A Close Reading of Obama's New Campaign Headquarters

Reporters got a tour and found political implications in every cubicle

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On Thursday, the Obama campaign opened its Chicago reelection headquarters to the media. Reporters and photographers were briefly able to scamper around a single-floor of the building and jot down nearly every poster, slogan and square foot as evidence of a potential political strategy.

Right from the get-go, visiting reporters were greeted with a sign that said "Respect. Empower. Include. Win," a catch-all slogan that will be dissected countless times before the campaign truly begins. In the same over-analytical vein, here's the other everyday office items that could be attributed more meaning than they might deserve:

  • The Chicago Location: "Trying to win re-election from outside Washington is something no incumbent president has done in decades," relays the Associated Press. Reading Into the Decision: The location could be a clear way to send a message that Obama hears "real people's concerns" as aides have said, rather than being beltway-centric. Or: Obama is just comfortable in Chicago.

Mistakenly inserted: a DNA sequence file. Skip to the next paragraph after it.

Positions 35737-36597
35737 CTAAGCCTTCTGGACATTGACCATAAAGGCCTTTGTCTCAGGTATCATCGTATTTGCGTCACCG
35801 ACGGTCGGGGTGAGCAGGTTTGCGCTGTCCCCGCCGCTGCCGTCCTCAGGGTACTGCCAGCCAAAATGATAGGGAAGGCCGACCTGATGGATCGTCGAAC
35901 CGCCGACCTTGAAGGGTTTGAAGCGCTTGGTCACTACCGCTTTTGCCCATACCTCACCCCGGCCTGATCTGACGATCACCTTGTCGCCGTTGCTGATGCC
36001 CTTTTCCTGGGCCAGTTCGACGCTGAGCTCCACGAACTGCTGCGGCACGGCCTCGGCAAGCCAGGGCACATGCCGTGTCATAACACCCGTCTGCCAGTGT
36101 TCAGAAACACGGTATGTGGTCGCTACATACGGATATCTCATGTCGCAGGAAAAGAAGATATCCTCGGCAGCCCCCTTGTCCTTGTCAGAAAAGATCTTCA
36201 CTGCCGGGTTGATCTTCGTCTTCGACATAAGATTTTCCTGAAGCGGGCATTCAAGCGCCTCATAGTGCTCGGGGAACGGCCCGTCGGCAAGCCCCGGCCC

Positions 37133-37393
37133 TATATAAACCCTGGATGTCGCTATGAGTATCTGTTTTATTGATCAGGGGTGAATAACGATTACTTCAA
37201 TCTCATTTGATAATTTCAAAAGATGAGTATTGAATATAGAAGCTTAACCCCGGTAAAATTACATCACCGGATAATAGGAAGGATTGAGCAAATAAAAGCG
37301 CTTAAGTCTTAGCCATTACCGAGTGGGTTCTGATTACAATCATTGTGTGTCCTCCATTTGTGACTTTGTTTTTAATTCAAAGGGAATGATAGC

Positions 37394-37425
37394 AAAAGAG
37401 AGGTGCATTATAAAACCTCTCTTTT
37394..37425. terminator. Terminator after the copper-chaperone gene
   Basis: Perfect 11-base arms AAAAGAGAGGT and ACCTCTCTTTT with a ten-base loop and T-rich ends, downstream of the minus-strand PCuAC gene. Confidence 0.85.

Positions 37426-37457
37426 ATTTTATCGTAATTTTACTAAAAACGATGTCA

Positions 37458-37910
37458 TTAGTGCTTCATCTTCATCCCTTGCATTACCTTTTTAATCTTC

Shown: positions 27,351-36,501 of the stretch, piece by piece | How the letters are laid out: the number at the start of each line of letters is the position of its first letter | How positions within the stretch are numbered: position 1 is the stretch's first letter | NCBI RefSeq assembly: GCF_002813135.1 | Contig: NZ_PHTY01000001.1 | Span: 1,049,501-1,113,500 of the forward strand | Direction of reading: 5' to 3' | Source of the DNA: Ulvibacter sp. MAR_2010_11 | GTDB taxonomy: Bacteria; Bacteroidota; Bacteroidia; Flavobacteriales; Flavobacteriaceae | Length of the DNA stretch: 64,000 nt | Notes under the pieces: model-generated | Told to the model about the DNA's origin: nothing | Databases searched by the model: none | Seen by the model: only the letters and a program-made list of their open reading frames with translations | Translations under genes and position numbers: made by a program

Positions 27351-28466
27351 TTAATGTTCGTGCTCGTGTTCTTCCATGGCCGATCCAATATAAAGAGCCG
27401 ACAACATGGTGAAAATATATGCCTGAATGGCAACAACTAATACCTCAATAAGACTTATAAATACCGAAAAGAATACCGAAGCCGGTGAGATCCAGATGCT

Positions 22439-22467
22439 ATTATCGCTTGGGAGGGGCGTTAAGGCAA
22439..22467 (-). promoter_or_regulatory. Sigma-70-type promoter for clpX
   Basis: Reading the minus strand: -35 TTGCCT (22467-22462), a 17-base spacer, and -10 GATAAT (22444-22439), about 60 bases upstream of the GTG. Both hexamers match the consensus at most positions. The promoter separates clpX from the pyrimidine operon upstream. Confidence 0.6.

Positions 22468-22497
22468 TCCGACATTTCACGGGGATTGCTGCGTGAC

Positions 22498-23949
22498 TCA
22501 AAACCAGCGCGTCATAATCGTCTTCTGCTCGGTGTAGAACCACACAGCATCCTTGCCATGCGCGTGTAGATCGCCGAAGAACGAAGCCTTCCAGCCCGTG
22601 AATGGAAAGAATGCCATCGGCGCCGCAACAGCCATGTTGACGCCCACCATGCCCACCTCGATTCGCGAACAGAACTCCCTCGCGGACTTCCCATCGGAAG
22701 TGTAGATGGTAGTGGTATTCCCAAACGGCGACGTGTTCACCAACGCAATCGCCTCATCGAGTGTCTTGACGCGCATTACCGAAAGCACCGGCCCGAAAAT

• The Size of the Office: "The office occupies 50,000 square feet on a single floor — up from 31,000 in the 2008 headquarters," observed PoliticoReading Into the Decision: Another tell-tale sign that Obama is looking to raise over a $1 billion dollars for his reelection. Or: since he's president now, he's just accumulated a little more staff over time.

  • The Layout of the Office: Only a few key campaign leaders have actual offices, the rest work in rows in the center of the floor. Reading Into It: The "space's organization reflects Obama's grassroots campaign style, which is open and inclusive," noted Reuters. Or: It was easier to build quickly that way, and convenient for staffers to communicate, like they're doing for the cameras below.

  • The Receptionist: at least five photographers gathered round the receptionist to document her sitting at a desk. Reading Into the Decision: She might just symbolize the campaign's "everydayness." Or: the photographers probably weren't allowed to go many other places.
  • Jim Messina's Office: the campaign manager greeted the press and "showed off an autographed jersey of Derek Jeter and an autographed photograph of Obama." Reading Into It: Mentioning Derek Jeter and showing autographed pictures is a sign that he will nab star endorsements for Obama early on. And if you look at the picture of his office below, there's a mini-football helmet--a clear sign of pandering to the electorate. Or: Messina just likes sports.
This article is from the archive of our partner The Wire.